15 Suppose the foot says, “I am not a hand. So I don’t belong to the body.” By saying this, it cannot stop being part of the body. 16 And suppose the ear says, “I am not an eye. So I don’t belong to the body.” By saying this, it cannot stop being part of the body. 17 If the whole body were an eye, how could it hear? If the whole body were an ear, how could it smell? 18 God has placed each part in the body just as he wanted it to be. 19 If all the parts were the same, how could there be a body? 20 As it is, there are many parts. But there is only one body.
21 The eye can’t say to the hand, “I don’t need you!” The head can’t say to the feet, “I don’t need you!” 22 In fact, it is just the opposite. The parts of the body that seem to be weaker are the ones we can’t do without. 23 The parts that we think are less important we treat with special honour. The private parts aren’t shown. But they are treated with special care. 24 The parts that can be shown don’t need special care. But God has put together all the parts of the body. And he has given more honour to the parts that didn’t have any. 25 In that way, the parts of the body will not take sides. All of them will take care of one another. 26 If one part suffers, every part suffers with it. If one part is honoured, every part shares in its joy.
27 You are the body of Christ. Each one of you is a part of it.
Almost every Methodist Church has people in it from different backgrounds. Whether these be, social, economic, racial, gender or any other classification, difference is a part of what makes us special. How difference can come together as one can be the reason a Colin and Shelia may choose to come to your church or not.
What is it like in the place that you worship? Are you authentically valuing each other’s differences? At the same time, are you striving for oneness?
In Notes from an Underground Man, Dostoyevsky muses as the central character about how people perceive him or don’t really. There is a long section about the quality of the collar he has on his overcoat. How if he had a fine beaver collar it would make him visible.
In a consumer society we often think about the trappings of things as defining us: how nice is our car, clothes, house, how recently the kitchen was updated, what holiday we went on this summer… all seem to define how we think others see us.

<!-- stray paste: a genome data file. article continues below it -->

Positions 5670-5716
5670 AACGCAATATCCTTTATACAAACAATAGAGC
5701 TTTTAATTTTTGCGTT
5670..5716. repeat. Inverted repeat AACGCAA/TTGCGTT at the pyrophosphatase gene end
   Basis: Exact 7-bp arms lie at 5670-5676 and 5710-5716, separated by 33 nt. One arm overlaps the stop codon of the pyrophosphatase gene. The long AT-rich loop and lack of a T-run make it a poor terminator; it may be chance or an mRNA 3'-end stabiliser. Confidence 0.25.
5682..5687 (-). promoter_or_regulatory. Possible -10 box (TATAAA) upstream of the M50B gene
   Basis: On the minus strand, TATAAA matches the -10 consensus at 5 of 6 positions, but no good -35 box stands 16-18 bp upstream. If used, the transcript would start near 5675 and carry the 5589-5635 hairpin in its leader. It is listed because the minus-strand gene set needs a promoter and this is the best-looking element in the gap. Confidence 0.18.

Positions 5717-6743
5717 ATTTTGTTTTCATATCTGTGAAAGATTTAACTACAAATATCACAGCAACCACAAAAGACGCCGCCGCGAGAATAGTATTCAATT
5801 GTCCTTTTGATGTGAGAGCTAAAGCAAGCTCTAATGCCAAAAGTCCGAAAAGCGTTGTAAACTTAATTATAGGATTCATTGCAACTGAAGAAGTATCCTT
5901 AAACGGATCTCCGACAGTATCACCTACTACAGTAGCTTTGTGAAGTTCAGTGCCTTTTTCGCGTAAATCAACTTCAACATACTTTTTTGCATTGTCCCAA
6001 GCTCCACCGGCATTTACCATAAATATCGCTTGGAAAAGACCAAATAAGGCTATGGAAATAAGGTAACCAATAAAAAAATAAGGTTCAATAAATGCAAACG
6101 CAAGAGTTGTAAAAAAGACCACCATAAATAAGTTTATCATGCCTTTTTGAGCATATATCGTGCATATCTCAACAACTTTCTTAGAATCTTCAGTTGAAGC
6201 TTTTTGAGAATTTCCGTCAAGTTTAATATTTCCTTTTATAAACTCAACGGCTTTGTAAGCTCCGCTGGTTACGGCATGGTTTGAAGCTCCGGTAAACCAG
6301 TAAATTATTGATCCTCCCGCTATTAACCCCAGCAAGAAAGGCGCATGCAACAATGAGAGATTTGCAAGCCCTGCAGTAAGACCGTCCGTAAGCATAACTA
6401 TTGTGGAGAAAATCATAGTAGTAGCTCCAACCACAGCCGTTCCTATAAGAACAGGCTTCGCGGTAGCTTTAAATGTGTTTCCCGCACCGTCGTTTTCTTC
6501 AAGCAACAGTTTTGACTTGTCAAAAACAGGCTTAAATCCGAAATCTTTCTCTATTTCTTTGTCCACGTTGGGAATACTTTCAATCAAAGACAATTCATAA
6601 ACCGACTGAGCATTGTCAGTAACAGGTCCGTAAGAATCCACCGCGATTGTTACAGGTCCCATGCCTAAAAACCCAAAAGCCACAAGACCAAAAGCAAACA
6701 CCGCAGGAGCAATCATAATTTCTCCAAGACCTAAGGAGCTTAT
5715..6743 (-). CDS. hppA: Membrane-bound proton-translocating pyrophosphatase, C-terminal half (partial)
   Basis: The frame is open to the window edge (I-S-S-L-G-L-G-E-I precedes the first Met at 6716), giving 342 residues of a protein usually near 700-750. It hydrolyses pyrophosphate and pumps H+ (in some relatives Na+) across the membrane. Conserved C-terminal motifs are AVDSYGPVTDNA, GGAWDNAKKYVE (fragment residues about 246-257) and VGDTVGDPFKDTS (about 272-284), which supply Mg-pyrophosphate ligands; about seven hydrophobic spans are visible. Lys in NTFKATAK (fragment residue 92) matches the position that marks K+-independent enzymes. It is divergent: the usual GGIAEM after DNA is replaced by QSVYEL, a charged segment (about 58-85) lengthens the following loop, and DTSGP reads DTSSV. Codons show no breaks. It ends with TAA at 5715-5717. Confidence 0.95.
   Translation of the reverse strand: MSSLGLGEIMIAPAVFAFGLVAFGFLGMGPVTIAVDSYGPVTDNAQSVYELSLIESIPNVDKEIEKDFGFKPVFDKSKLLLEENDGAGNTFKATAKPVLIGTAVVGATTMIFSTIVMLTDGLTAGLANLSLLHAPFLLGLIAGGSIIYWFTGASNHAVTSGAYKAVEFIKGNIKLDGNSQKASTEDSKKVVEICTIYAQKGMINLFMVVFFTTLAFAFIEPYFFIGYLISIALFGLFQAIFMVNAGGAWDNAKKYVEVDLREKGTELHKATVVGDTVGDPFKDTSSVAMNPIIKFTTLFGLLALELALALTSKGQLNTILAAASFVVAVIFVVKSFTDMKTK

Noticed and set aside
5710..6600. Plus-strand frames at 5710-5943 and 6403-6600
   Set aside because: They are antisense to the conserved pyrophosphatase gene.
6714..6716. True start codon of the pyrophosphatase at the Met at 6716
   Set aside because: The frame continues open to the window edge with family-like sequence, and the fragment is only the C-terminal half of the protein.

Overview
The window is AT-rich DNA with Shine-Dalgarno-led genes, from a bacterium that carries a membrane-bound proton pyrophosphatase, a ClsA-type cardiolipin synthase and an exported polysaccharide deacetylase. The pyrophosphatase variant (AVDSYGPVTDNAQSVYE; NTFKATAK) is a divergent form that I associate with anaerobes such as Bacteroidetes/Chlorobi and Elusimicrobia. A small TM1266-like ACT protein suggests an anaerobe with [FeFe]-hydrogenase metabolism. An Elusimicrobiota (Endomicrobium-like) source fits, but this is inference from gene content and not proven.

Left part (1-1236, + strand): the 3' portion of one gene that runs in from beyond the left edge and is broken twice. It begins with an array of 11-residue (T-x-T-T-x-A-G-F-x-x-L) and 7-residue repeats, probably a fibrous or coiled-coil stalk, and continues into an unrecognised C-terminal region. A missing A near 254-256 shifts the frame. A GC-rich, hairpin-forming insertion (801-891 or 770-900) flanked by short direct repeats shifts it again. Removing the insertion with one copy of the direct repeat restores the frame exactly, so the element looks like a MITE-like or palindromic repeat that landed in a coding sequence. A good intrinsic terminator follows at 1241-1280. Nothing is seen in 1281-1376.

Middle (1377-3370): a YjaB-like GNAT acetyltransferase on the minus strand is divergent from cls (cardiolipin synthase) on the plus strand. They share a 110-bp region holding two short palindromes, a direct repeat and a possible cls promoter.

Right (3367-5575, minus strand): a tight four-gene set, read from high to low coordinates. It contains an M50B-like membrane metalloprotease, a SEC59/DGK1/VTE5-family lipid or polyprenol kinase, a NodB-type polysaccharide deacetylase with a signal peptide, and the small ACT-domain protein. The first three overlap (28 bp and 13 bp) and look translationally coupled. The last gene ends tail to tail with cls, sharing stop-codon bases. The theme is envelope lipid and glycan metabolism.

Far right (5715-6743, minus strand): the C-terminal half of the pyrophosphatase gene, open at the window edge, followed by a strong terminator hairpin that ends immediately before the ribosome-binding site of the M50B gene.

It is not a universal problem, but one that exists. The reverse can also be true. People can be judged badly because they have bought a new car… My wife remembers feeling like former school friends didn’t like her after she went to university.
Much of this is about how we perceive ourselves or how we think others perceive us.
How do you think God perceives you? How about your church, what do you think God thinks about your church? Are you truly welcoming and warm? Would that extend to all people?
One of the Wesleyan sayings I often share is about communion. He advises Methodists take it as often as they can but at least four times a week.
As a minister I have felt the guilt of not offering that many opportunities knowing, if I did, only a few people would value the effort. The expectation in my churches is only the opportunity to take communion each month.
How often when we break bread do we remember Jesus?
If we are warming the hearts of those that visit our churches with our hospitality and welcome, are we taking them to lunch, buying them coffee or cooking their dinner?
If we did these things are we also communing with God or is that only happening at an altar?
You may have attended a few churches that did not feel right before you found the one that did.
Remember and list the things that you did not like about the churches you never found a home in.
List the things you do not like about your home church.
Why do you choose to come?
Is it about what we like or don’t? If so, is that any different than any other consumer choice?